Hanjin’s bankruptcy — and what retailers can do about it

If retailers are being forced to pay excessive or unreasonable fees to get their holiday season merchandise unraveled from the complex Hanjin Shipping bankruptcy, the head of the Federal Maritime Commission says he wants to know about it.

“We want to make sure that that cargo is moving and that all parties work together,” FMC Chairman Mario Cordero said. “And we want to make sure this does not become an opportunity to gouge the American shipper.”

Cordero spoke Wednesday on a conference call with NRF member companies, one of several efforts undertaken by NRF to coordinate the retail industry’s response to the August 31 bankruptcy filing in South Korea by the world’s seventh-largest ocean carrier. NRF has also held conference calls with a leading maritime law attorney and officials from major ports and is monitoring court action and working with key federal agencies including the FMC and the Department of Commerce to minimize the impact on the nation’s retailers.

NRF will continue to hold regular conference calls for retailers as events develop.

What Should Retailers Do?

Retailers small and large alike could be affected by the Hanjin Shipping bankruptcy, even if they don’t do business directly with the company. Here are a few actions experts have recommended during conference calls held by NRF with the Federal Maritime Commission and others:

If you have cargo on a Hanjin vessel that isn’t being unloaded or moved because terminal operators, railroads, trucking companies or others are worried that they won’t get paid, reach out to those providers. You may be able to pay them the fees they would have received from Hanjin. Even if you’ve already paid Hanjin, it could get your cargo moving.

If you are paying for services Hanjin would have paid for, ask for documentation on what those fees would have been so you don’t get overcharged. And if you believe you are being gouged, report it to the Federal Maritime Commission.

If you have a contract with Hanjin, consult your attorney on how to notify Hanjin that the bankruptcy may result in lack of performance that could put it in violation of the contract.

If you have cargo in the hands of other carriers, check to be sure that your container isn’t on a Hanjin ship. Carriers sometimes transport each others’ containers.

Even if you’re a small retailer who doesn’t import merchandise directly, check with your wholesalers. If their cargo is on a Hanjin vessel, your merchandise may be delayed.

The bankruptcy has left tens of thousands of cargo containers full of holiday merchandise in limbo around the world. Some are sitting on docks in Asia where they were waiting to be loaded onto Hanjin ships. Others are aboard Hanjin vessels not allowed to dock because ports and longshoremen are worried they won’t get paid. Others already unloaded are stuck at U.S. docks because trucking companies won’t pick them up unless they are paid.

The situation is further complicated because some Hanjin containers are aboard other carriers’ ships, and some containers from other carriers are on Hanjin ships. In addition, Hanjin at least initially declined to dock some of its ships for fear of having them seized by creditors, although additional bankruptcy filings in the United States and more than 40 other countries may protect against that.

The dilemma comes in the middle of the shipping cycle for retailers’ all-important holiday shopping season. Major U.S. ports handled 1.67 million containers in August, according to NRF’s Global Port Tracker report, and are expected to handle 1.62 million in September and 1.63 million in October. While NRF hasn’t yet issued its 2016 holiday forecast, holiday spending last year totaled $632.8 billion, or about 20 percent of retail spending for the year.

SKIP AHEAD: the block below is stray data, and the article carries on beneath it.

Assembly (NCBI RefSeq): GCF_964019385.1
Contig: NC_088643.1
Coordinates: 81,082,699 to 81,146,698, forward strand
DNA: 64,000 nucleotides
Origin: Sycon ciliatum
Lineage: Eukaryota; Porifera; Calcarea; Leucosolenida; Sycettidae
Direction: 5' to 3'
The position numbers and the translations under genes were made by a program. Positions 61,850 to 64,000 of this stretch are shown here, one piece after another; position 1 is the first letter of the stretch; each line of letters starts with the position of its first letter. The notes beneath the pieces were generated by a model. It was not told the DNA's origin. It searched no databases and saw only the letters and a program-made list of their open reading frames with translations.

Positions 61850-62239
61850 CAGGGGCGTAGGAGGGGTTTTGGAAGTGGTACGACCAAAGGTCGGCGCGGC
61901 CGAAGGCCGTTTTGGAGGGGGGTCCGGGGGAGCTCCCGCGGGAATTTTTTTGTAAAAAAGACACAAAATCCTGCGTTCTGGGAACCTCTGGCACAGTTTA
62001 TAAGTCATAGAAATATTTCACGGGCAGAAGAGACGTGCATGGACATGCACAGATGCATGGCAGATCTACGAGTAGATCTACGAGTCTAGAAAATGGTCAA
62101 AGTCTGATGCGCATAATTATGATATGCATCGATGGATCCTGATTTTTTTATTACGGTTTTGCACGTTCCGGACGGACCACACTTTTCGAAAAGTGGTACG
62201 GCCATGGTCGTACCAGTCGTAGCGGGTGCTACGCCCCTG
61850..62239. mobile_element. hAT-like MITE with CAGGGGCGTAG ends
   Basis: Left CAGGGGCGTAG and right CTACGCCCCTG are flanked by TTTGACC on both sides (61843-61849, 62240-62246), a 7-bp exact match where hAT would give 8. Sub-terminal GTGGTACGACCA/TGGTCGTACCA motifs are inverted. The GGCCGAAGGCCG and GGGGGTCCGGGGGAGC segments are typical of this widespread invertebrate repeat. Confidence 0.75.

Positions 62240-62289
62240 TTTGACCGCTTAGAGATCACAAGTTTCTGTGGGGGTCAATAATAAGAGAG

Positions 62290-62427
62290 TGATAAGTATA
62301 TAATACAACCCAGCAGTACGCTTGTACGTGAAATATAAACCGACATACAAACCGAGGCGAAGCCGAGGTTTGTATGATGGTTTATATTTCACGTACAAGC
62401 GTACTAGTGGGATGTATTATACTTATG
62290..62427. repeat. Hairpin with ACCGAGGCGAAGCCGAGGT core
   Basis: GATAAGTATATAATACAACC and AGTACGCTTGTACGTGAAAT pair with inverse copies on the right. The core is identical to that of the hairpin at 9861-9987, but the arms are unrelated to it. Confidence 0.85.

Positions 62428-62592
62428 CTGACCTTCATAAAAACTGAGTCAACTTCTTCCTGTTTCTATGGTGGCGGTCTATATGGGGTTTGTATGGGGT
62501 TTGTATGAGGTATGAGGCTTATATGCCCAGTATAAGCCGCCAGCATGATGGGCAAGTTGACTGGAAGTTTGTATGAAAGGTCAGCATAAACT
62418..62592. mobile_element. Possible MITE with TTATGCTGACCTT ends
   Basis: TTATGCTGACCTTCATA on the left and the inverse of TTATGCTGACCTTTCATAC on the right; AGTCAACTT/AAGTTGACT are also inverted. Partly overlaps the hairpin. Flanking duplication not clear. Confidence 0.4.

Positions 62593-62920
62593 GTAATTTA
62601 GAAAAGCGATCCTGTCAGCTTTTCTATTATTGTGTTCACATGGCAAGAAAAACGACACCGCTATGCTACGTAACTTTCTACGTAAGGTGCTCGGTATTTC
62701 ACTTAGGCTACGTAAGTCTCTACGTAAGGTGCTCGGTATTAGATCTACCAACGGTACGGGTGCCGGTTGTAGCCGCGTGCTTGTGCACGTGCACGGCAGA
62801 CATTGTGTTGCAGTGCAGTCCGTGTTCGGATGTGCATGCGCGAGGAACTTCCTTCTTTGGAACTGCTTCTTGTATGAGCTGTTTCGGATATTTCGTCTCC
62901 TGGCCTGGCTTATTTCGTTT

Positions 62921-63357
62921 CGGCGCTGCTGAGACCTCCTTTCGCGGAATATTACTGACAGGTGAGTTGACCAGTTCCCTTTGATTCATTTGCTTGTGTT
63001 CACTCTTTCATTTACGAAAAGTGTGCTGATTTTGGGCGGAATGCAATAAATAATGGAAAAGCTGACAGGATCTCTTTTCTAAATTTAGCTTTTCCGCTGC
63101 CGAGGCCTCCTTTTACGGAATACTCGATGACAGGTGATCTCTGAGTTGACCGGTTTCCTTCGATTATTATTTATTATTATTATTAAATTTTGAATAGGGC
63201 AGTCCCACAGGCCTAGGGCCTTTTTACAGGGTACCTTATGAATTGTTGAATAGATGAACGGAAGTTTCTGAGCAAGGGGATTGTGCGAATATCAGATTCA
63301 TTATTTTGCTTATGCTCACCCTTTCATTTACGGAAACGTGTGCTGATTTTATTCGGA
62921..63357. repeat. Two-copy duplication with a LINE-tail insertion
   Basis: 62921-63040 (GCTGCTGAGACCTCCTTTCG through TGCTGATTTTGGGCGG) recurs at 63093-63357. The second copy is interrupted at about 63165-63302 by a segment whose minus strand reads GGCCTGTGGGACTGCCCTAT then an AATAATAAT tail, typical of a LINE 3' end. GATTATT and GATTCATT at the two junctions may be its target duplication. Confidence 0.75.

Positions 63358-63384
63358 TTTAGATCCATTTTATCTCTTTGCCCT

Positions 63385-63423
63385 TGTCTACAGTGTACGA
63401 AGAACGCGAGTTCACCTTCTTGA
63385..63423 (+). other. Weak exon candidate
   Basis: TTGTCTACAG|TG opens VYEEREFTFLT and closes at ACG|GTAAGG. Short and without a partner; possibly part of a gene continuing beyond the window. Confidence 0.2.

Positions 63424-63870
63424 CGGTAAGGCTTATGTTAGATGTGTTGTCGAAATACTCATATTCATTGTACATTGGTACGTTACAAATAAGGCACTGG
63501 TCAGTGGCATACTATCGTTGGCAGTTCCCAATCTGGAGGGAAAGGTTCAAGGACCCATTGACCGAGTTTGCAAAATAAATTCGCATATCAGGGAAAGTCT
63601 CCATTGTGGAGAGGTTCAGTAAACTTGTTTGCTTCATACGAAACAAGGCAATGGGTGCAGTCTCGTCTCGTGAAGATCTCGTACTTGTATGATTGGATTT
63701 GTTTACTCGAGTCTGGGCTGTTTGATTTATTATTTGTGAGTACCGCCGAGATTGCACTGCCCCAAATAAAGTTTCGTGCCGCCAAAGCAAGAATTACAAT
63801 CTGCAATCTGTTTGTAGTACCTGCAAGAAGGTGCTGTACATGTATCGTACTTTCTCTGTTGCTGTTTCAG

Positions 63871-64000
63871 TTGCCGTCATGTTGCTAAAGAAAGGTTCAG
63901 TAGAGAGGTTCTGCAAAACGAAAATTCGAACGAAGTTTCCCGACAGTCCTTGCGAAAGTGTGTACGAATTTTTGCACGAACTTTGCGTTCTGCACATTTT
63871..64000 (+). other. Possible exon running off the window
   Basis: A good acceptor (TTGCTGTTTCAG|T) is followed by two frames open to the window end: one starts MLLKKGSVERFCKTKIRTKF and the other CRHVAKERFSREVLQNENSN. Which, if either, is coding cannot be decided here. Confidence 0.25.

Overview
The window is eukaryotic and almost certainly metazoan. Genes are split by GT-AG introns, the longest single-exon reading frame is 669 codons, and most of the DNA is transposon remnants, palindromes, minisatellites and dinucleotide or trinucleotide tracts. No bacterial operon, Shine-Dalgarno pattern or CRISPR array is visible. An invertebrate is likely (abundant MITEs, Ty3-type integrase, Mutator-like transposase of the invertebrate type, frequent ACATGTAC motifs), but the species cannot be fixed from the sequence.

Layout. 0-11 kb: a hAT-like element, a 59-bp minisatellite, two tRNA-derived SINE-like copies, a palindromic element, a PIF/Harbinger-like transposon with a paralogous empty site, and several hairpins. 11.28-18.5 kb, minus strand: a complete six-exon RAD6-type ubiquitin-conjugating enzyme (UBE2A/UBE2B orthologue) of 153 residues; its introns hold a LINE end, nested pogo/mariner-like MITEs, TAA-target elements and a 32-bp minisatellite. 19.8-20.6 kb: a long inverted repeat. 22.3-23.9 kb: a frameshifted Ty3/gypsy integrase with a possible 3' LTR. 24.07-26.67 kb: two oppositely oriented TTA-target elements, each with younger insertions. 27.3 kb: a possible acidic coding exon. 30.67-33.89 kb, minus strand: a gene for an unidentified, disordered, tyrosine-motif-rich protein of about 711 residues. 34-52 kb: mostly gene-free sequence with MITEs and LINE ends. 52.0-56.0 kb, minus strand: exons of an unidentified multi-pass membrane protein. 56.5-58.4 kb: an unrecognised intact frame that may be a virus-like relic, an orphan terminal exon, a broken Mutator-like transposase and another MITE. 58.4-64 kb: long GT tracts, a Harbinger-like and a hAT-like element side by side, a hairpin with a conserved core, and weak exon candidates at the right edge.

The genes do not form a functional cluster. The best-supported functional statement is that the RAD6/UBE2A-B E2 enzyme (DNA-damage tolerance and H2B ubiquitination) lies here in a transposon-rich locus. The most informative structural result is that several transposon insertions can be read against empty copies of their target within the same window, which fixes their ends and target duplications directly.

“Retailers’ main concern is that there is millions of dollars worth of merchandise that needs to be on store shelves that could be impacted by this,” NRF Vice President for Supply Chain and Customs Policy Jonathan Gold said. “It is understandable that port terminal operators, railroads, trucking companies and others don’t want to do work for Hanjin if they are concerned they won’t get paid. However, we need all parties to work together to find solutions to move this cargo so it does not have a broader impact on the economy.”

“There are more questions than answers at this point, but retailers are working to get all issues addressed,” Gold said. “Retailers are working with all of their service providers to find ways to get their cargo moving to ensure that there is no or limited interruption in the supply of merchandise.”

Among other actions, retailers have reached out to terminal operators and others who would normally be paid by Hanjin and offered to pay those vendors’ fees directly in order to get ships unloaded or containers moved. In doing so, however, some retailers have reported difficulty in determining how much Hanjin would have paid and others say they have been quoted what appear to be excessively high prices. In addition to ports, some carriers have demanded “emergency surcharges” to take on cargo that would have gone to Hanjin.

“If your members find things that fall under that situation of being unreasonable, let us know,” Cordero said on Wednesday’s call. “We need documentation before we can do our part.”

Increased fees and surcharges imposed on short notice without FMC permission could be a violation of the federal Shipping Act, and Cordero said the commission would investigate any such action.

While the FMC does not have jurisdiction over the bankruptcy as such, it has issued guidelines how retailers and other cargo owners can report any improper action.